Local gardens provide protection for threatened pollinators

PennState's picture
Printer-friendly versionPrinter-friendly versionPDF versionPDF version

Local gardens provide protection for threatened pollinators

UNIVERSITY PARK, Pa. -- After a long winter, summer finally has arrived. And with the new season comes the activity of pollinators -- birds, bees, butterflies and more.
 
These animals are threatened by habitat loss, pesticides and herbicides, pollution and climate change. To help them, the Center for Pollinator Research in Penn State's College of Agricultural Sciences, the Penn State Extension Master Gardener Program and The Arboretum at Penn State are partnering to create a large network of public and private pollinator gardens throughout central Pennsylvania, as well as provide educational programs about pollinators to local citizens.
 
"Approximately 90 percent of all flowering plants and 75 percent of human crops depend on pollinators to set seed and fruit," said Doug Ford, assistant dean for undergraduate education in the College of Health and Human Development and chair of the program advisory committee for the Master Gardeners of Centre County. "Any decline of pollinators will have a devastating impact on our ecosystems and consequently human health and sustainability."
 
That's why the three organizations are calling on members of the community to assist with the effort to protect and enhance pollinator populations. They hope that by visiting local public pollinator gardens, planting their own pollinator gardens and participating in the Master Gardener Pollinator Friendly Garden Certification Program, local citizens will make central Pennsylvania a safe haven for pollinators and the services they provide.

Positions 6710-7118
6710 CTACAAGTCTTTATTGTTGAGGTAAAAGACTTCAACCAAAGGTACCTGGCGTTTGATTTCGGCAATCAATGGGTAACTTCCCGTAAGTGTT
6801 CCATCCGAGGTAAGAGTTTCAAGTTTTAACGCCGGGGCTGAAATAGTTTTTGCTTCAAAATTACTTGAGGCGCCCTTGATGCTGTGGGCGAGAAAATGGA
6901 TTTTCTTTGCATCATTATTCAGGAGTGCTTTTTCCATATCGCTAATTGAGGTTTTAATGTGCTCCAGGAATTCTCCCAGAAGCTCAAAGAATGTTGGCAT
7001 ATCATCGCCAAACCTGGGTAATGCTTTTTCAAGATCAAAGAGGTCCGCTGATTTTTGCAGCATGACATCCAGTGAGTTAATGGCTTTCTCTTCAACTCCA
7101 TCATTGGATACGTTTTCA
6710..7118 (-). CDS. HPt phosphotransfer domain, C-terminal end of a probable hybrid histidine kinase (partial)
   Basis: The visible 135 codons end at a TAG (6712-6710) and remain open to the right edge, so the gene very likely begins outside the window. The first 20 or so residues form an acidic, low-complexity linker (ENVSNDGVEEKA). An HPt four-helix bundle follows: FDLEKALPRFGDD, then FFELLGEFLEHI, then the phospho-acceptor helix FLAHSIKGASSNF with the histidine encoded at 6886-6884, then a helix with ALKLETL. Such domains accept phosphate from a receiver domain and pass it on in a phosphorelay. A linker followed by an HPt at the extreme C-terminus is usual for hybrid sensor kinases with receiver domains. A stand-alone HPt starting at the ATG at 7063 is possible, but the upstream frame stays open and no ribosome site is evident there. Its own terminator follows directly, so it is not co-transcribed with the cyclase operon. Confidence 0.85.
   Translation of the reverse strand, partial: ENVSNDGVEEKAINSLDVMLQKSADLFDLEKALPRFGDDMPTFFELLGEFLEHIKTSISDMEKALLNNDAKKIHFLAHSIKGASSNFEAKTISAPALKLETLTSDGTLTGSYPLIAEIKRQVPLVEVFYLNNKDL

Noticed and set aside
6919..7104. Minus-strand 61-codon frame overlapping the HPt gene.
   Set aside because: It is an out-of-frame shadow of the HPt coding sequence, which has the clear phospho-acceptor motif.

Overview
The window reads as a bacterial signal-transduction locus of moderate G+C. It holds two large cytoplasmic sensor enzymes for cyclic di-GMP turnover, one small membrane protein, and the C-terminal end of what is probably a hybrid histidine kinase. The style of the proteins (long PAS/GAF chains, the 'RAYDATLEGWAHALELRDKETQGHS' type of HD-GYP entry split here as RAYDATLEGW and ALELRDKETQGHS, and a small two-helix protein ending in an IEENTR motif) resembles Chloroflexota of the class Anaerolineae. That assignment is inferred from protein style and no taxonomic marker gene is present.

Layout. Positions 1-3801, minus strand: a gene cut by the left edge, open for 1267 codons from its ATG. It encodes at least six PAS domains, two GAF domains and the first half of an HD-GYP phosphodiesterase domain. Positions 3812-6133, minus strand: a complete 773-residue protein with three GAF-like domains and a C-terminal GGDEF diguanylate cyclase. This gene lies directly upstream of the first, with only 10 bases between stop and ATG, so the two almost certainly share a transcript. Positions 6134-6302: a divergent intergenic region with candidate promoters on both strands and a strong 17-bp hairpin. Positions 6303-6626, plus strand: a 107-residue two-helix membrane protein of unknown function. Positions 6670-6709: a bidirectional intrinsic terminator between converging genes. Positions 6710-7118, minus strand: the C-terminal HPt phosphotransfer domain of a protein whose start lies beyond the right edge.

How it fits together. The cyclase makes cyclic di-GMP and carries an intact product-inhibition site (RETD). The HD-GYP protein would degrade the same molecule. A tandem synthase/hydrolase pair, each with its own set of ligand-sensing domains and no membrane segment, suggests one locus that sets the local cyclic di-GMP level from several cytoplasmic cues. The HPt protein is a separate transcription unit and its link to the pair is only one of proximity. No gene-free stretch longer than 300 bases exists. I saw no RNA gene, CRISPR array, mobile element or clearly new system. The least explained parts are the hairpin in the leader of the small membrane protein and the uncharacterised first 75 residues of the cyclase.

Visit a public pollinator garden
 
According to Christina Grozinger, professor of entomology and director of the Center for Pollinator Research, public pollinator gardens -- such as those at The Arboretum at Penn State and the Snetsinger Butterfly Garden at Tudek Park in Ferguson Township -- are important because they provide habitat and food sources for large and diverse populations of pollinators, they offer an opportunity to teach people about the importance of pollinators, and they showcase the breathtaking variety of pollinator-friendly plants that exist.
 
At the arboretum, the pollinator gardens serve as model gardens and habitats and promote biodiversity and sustainable practices that can be used in urban, suburban and rural landscapes.